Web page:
The civilian makes a few dry comments, remarks that he expected to see his old acquaintance at the checkpoint—and refuses to be searched, referring tensely and obliquely to what he intends to do, the soldier protesting, “None of us have ever done that!”—leading to a quick climax, no denouement.
Less than a half hour of stagetime, followed by discussion. In the audience were many Bay Area theater people—Monday is, after all, traditionally a “dark” night onstage. After the discussion, there was something of the feel of a reunion.
Some of the most interesting points were in clarification of what the plays actually showed or textually seemed to mean, along with details of their history.
Churchill’s play has been denounced both as anti-Semitic and anti-Israel—and praised as poetic and beautiful.
The program notes quote Churchill saying the play is about “the difficulties of explaining violence to children. In the early scenes, it is violence against Jewish people; by the end, it is the violence in Gaza.”
Horovitz’s play was suggested for the reading by Gelb. Horovitz has declared that Churchill’s piece was, among other things (including derogatory to Israelis as a group), manipulative, although he didn’t specify the way in which it was. (At one point, one theater worker exclaimed, “And he calls HER manipulative!”—to which a director genially replied, “Playwrights ARE manipulative!”)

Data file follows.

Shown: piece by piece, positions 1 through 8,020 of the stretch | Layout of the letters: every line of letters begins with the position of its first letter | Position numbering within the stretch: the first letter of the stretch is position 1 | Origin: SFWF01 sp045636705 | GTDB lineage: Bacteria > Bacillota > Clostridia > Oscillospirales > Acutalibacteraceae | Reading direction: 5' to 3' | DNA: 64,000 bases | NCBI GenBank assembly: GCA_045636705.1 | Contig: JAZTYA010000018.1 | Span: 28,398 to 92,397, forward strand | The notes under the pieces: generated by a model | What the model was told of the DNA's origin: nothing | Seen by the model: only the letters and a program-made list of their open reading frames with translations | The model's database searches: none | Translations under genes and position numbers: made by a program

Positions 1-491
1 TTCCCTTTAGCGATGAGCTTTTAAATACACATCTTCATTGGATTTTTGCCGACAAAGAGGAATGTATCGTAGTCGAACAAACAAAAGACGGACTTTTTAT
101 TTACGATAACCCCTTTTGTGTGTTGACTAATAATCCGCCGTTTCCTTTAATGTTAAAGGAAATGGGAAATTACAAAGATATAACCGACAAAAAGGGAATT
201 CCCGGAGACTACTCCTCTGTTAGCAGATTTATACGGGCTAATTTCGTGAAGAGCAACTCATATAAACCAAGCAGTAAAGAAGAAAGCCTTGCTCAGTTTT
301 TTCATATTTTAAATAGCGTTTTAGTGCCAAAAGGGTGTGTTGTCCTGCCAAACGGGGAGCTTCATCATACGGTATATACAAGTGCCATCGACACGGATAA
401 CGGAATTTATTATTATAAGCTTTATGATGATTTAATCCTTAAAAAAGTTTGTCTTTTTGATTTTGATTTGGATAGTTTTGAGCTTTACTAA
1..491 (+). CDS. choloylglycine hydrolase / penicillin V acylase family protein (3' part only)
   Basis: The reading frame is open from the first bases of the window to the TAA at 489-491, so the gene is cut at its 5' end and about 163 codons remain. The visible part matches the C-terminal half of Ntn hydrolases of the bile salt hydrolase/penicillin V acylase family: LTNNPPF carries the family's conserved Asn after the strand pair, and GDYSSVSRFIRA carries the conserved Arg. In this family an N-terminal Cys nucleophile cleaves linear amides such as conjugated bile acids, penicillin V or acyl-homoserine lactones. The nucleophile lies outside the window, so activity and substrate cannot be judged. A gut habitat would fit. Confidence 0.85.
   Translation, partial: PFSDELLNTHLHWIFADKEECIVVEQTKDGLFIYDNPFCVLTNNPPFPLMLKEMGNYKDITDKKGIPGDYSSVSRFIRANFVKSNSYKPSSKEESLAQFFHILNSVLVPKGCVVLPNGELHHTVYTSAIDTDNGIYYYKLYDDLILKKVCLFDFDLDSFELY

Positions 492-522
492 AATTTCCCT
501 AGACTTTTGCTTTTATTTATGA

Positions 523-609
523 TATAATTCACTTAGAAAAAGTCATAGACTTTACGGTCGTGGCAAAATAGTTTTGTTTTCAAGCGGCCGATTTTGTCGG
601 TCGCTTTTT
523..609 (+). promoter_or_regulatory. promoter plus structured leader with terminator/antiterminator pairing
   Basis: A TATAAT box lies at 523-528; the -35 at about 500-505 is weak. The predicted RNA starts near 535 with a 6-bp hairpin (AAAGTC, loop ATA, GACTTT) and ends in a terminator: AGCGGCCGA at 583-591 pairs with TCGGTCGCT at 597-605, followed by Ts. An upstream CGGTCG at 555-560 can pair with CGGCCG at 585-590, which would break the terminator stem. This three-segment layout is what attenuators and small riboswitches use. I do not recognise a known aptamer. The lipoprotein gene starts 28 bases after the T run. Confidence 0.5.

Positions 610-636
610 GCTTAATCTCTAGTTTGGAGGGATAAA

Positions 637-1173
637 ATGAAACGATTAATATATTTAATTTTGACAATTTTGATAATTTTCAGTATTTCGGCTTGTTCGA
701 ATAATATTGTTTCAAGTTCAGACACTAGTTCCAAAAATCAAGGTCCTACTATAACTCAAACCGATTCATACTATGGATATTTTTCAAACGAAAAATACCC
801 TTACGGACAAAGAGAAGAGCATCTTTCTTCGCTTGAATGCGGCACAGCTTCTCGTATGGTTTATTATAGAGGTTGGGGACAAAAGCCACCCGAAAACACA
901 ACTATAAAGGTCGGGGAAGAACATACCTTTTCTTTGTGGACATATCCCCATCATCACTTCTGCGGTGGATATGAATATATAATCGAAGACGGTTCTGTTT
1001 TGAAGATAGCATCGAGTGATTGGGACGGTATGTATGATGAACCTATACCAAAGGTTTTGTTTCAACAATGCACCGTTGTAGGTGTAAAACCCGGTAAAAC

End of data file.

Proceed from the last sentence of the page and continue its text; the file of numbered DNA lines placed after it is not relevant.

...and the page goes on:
The readings had about eight hours rehearsal time. To a question if the participants were on “the same page” concerning interpretation, Gelb replied that there wasn’t a lot of discussion.
Hallinan remarked that there had been three different ways suggested to perform the last scene of Churchill’s play: the provocative lines (in the version onstage now, delivered by the grandmother character, while the next generation sits in tense, almost cringing silence, punctuated by a few exclamations) were also considered as being delivered sarcastically (as if “I’ve heard it all”) or distributed to different voices.